Thursday, June 4, 2009
All Filled Up
The last time I visited the Aaron River Reservoir, our daughter was a tween and my husband and I brought her with a friend to Wompatuck State Park which borders the dam, for a bike ride. My father told stories about short-cutting the trip from his year-round-home, through what is now this parkland on his way to a summer house in North Scituate years ago, but with the advent of World War II, the military converted the area to a munitions depot; to my knowledge vehicular traffic has been banned ever since.
We taught our daughter to ride a bike in Wampatuck because wide roads built to transport military vehicles provide a perfect setting for wobbly two wheelers, and once she rode well, it was an easy pedal past old bunkers, through shadowy tree lined lanes, where we emerged blinking on sunny boulevards leading to the water’s edge. On that last ride though, the girls raced ahead of us and threw their bikes into a patch of poison ivy in their haste to stand at the shore. We hauled them home for a scrub with Fels Naptha (my grandmothers’ remedy for poison ivy exposure) and for some reason have never gone back.
So, when my friend issued an invitation to join her and her two dogs at the reservoir, which happens to feed the pond and town-water-supply a few hundred yards from our house, after such a long absence, I jumped at the chance to return. We met at a new location for me--a direct entrance via a straight shot about a mile down the road from my street, no bicycles or winding trails required. Bemused to learn how easy it was to get to the spot, I followed my friend through an opening in the chain link fence, climbed the checkerboard of a cement grating positioned over rushing water, and hiked through knee-high timothy and clover to the top of the aqua duct. The dogs followed their own agendas--after a toss of his green tennis ball Grady, the golden retriever, plunged spread-eagle-style into the water. Skitch, a petite black and brown mixed breed, took a delicate sip of water before trotting off to nose a trail of seductive smells behind us.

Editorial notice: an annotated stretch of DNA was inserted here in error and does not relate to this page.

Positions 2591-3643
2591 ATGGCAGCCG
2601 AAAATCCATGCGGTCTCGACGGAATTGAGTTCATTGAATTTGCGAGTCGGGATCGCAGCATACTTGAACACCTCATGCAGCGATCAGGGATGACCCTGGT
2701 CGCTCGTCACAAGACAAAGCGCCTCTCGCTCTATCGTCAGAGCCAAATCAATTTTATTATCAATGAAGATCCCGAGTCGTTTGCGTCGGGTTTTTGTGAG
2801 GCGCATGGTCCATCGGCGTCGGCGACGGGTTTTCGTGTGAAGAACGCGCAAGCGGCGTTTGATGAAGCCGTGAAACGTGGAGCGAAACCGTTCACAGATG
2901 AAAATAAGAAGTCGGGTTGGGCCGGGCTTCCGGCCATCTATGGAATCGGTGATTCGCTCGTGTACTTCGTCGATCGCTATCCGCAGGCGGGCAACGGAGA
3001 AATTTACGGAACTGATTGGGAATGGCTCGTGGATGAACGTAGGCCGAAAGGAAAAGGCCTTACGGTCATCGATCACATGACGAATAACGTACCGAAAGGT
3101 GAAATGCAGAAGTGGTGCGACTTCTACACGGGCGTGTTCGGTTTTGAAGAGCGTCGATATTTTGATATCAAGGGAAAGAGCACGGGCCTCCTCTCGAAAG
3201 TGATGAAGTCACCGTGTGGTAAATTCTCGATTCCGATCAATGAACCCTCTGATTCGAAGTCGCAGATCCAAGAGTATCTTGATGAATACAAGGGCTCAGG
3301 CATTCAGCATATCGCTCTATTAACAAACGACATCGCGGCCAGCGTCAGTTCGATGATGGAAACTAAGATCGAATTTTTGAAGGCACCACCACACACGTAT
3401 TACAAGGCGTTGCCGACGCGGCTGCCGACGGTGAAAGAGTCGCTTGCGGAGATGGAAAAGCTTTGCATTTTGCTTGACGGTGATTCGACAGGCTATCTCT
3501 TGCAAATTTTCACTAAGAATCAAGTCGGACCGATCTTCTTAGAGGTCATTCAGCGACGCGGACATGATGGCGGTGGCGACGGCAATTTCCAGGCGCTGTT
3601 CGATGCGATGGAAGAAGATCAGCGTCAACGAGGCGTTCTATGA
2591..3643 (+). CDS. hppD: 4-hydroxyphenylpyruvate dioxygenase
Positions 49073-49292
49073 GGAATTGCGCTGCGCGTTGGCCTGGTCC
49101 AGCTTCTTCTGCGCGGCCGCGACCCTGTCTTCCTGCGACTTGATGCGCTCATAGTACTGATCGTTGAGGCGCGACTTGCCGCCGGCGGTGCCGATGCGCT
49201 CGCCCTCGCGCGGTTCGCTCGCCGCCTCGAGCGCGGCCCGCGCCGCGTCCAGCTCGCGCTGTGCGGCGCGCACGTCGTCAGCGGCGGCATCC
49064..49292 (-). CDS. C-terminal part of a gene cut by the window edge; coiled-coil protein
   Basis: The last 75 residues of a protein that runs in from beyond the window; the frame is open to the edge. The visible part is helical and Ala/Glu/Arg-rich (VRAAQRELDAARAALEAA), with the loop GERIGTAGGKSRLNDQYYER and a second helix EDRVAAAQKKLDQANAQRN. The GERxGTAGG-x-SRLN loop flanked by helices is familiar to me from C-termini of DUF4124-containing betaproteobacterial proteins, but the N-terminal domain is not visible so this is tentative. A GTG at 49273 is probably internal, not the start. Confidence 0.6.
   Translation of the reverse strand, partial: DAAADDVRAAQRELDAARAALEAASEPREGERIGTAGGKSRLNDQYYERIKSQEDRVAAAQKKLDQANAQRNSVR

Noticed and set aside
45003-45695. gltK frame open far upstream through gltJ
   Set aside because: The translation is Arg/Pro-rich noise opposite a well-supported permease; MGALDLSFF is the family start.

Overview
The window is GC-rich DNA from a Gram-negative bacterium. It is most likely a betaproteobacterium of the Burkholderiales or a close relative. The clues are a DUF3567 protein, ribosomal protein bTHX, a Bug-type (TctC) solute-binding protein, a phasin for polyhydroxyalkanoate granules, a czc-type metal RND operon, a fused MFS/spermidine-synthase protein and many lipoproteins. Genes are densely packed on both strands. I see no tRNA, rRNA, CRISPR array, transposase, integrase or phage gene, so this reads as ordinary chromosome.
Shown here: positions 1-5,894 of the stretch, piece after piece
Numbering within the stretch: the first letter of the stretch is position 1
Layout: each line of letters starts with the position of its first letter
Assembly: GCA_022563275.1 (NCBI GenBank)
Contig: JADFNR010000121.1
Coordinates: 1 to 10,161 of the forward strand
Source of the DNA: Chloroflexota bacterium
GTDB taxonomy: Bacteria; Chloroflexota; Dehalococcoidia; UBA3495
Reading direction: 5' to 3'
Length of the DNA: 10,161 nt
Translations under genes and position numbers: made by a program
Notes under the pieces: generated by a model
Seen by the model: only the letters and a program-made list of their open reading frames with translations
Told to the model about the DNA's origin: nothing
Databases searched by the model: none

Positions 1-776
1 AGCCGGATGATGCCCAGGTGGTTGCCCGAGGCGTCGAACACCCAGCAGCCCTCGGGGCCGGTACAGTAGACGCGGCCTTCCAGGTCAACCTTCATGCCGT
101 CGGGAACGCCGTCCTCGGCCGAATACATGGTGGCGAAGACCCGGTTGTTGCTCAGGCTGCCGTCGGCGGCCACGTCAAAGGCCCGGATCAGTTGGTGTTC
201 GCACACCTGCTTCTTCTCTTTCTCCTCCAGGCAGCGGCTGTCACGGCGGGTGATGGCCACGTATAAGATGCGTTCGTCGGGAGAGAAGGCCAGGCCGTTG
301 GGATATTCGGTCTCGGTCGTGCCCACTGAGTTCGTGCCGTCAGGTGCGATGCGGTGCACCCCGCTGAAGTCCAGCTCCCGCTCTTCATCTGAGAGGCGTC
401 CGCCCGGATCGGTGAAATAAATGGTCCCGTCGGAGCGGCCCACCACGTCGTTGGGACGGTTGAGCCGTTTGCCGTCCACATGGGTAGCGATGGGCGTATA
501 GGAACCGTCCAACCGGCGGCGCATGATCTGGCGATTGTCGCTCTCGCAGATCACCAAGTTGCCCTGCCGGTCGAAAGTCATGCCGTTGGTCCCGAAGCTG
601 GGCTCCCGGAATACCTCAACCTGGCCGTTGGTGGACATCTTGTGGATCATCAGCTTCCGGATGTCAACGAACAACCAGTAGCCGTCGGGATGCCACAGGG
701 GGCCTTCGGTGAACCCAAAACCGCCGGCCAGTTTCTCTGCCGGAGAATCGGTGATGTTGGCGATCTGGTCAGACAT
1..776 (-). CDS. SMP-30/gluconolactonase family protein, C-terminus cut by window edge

In her book, The Narrative History of Cohasset 1950-2000. Volume III, Jacqueline M. Dormitzer explains that the creation of the reservoir occurred after a twelve year battle that began when wells supplying our town no longer provided for a growing population. My husband remembers viewing the boulder strewn bottom of Lily Pond during drought times; a picture our daughter and I can only imagine, given today’s green depths. Engineering in order to dam the Aaron River commenced once the water department gained environmental permission to flood part of Wompatuck; the project reached completion in 1978. We now boast a surplus of water even during the driest months through an extensive lake that spreads over 133 acres, fringed by pines and oaks, outlined with secluded coves.
Because it’s a water resource, a sign at the entrance (that Grady can't read) forbids power boats and swimming. With the exception of a large house, recently built on a distant hill in a bordering town, only roofs and windows blocked by ivy covered fences indicate the presence of the few homes nearby. As we stood at the edge, a kayaker dug a repeating pattern of circles with his paddle; hawks glided overhead and the cark of seagulls vacationing inland echoed from the middle of the lake.
Turning from the water, I looked straight ahead as we measured our steps over the granite edge of a now-dry waterfall above a boulder strewn gully--exhaling once we reached the meadow at the end. (A path from the parking area works for those less adventurous, meaning me, the next time). Beyond the field, a trail meanders through the woods, trees bend toward their clear water reflections and point leafy fingers toward a flat stone outcrop. There we paused, listening to bleating bullfrogs, the distant moaning of seagulls and breeze-driven chop lapping at the shoreline below. For a moment there was no man-made noise, only nature shifting and settling itself, the sound of our own deep breathing, and wiggling Grady, who bound up joyfully to flap his wet fur, showering us with a fresh water spray.